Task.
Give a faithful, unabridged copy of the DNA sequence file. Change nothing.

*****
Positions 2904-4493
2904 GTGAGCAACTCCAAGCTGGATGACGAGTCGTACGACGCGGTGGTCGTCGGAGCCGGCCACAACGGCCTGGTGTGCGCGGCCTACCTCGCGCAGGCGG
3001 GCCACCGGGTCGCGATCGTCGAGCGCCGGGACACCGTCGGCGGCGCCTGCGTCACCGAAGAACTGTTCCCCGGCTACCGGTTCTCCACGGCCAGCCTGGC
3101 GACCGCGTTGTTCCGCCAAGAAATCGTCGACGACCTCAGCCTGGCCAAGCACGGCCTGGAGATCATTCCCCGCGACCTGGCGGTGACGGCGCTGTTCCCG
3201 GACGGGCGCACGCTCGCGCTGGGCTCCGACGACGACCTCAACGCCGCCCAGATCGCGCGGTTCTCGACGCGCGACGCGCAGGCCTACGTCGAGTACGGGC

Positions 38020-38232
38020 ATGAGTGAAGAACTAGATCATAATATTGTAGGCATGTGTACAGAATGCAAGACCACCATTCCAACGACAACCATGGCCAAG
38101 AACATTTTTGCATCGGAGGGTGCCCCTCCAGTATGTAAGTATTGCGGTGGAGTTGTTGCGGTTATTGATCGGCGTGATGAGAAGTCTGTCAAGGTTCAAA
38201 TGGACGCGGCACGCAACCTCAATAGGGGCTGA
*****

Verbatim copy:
Positions 2904-4493
2904 GTGAGCAACTCCAAGCTGGATGACGAGTCGTACGACGCGGTGGTCGTCGGAGCCGGCCACAACGGCCTGGTGTGCGCGGCCTACCTCGCGCAGGCGG
3001 GCCACCGGGTCGCGATCGTCGAGCGCCGGGACACCGTCGGCGGCGCCTGCGTCACCGAAGAACTGTTCCCCGGCTACCGGTTCTCCACGGCCAGCCTGGC
3101 GACCGCGTTGTTCCGCCAAGAAATCGTCGACGACCTCAGCCTGGCCAAGCACGGCCTGGAGATCATTCCCCGCGACCTGGCGGTGACGGCGCTGTTCCCG
3201 GACGGGCGCACGCTCGCGCTGGGCTCCGACGACGACCTCAACGCCGCCCAGATCGCGCGGTTCTCGACGCGCGACGCGCAGGCCTACGTCGAGTACGGGC

Positions 38020-38232
38020 ATGAGTGAAGAACTAGATCATAATATTGTAGGCATGTGTACAGAATGCAAGACCACCATTCCAACGACAACCATGGCCAAG
38101 AACATTTTTGCATCGGAGGGTGCCCCTCCAGTATGTAAGTATTGCGGTGGAGTTGTTGCGGTTATTGATCGGCGTGATGAGAAGTCTGTCAAGGTTCAAA
38201 TGGACGCGGCACGCAACCTCAATAGGGGCTGA